He's dramatically cut the number of state workers, though mostly by issuing contracts to pay private firms to do the same work. He's created one of the nation's largest school voucher programs, with a price tag of $25 million this year and more than 4,900 students enrolled.
Yet for all his criticism of a big federal government, Jindal has approved its excess and accepted its bounty. As a congressman, he supported deficit budgets under President George W. Bush. Jindal, like every other governor, used federal stimulus money — provided through an Obama law that Jindal assailed — to balance his state budget for at least two years and, in many instances, he traveled to small towns to hand out checks to local government leaders, while sidestepping the explanation that the dollars came from federal coffers.
As many program cuts as Jindal has pushed in Louisiana, he's feuded with his fellow Republicans in the Legislature who say he's not done enough.
Jindal's state government helped spend billions of dollars in federal rebuilding aid after multiple hurricanes, including Katrina. Louisiana just hosted the Super Bowl in a publicly owned stadium restored and upgraded with taxpayer money.
Particularly to outsiders, Jindal has styled himself as a technocrat — competence above ideology — who doesn't necessarily get his juice from social conservatives. He has won plaudits for disaster management on hurricanes and after the BP oil spill. His command of policy details is obvious in his public appearances and, according to those with access, in private meetings.
Still, he carefully cultivates social conservatives. A Catholic convert raised by Hindu parents, Jindal has spent countless Sundays in Protestant north Louisiana sharing his personal testimony. He signed the Louisiana Science Education Act that allows science teachers to use outside curriculum, a move that Nobel laureates protest as back-door to teach Biblical creation as science. His voucher program pays for children to attend religious schools that teach creationism and reject evolution.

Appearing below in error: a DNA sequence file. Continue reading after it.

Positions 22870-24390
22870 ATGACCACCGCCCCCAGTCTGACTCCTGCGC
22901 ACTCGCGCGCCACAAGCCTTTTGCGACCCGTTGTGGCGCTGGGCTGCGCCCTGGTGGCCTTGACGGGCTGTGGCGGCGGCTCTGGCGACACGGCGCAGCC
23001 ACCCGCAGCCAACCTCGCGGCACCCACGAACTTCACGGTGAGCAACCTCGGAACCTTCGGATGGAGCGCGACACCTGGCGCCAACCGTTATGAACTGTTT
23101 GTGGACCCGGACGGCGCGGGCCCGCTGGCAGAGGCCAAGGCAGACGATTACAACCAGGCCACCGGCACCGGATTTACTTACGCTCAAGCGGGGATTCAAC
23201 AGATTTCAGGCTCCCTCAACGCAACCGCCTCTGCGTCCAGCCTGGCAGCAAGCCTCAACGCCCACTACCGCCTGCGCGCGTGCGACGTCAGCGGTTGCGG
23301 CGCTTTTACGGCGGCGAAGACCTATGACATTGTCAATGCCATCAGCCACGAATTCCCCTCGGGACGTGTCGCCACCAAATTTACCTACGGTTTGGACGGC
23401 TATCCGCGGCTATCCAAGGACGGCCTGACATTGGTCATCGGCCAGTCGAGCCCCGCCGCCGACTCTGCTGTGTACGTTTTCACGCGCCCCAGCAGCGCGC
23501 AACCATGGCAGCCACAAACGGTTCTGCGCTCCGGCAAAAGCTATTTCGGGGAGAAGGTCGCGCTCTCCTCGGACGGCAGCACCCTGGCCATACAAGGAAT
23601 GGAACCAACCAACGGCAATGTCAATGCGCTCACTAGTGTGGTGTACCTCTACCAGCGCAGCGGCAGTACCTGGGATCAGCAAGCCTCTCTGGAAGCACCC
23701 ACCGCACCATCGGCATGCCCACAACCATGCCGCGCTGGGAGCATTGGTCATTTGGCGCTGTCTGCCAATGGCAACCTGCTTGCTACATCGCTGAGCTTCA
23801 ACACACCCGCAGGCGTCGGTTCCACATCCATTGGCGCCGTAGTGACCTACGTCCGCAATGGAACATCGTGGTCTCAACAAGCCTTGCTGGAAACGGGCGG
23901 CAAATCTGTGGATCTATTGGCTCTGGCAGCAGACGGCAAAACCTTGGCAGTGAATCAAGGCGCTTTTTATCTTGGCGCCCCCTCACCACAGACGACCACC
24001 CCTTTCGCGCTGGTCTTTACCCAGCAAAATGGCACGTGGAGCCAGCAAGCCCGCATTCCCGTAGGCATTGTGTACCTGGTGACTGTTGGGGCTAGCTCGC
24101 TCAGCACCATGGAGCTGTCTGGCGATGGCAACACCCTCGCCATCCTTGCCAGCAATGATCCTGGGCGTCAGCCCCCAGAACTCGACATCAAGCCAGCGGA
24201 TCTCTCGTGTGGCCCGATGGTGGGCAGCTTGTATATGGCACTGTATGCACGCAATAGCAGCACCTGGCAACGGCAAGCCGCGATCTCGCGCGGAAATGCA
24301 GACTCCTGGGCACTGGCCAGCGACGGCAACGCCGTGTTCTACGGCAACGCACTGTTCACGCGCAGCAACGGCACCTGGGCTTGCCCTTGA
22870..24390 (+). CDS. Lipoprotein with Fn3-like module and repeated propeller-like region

Over his five years in office, Jindal has traveled to three dozen states to collect campaign dollars, meet voters and help other Republican candidates. He's tapped into an extensive network of GOP fundraising and consulting firms that could help launch future political campaigns and built political relationships across key presidential states like Iowa and New Hampshire. And, as he pushes his tax overhaul, he's hired former communications aides who worked for Romney and Mike Huckabee.
Even so, Teepell said none of Jindal's agenda is aimed at outsiders: "The governor is focused on Louisiana."
Barrow reported from Atlanta.
THIS IS A BREAKING NEWS UPDATE. Check back soon for further information. AP's earlier story is below.
Gov. Bobby Jindal faces deepening troubles in his home state even as he dishes out advice on how the divided GOP can regroup and looks to position himself as a national party front man.
The new head of the Republican Governors Association has made a series of cuts to health services and colleges, drawing criticism from affected constituents and Republicans who say he's not cut enough.
And while he delighted conservative policy wonks nationally with his signature measures overhauling education and public employee pensions, those laws are tied up in state court as Republican judges claim constitutional concerns.
Recent polls also suggest that Jindal's once-formidable job performance rating has fallen below 50 percent just over a year after he was re-elected without serious opposition.
Barrow reported from Atlanta.
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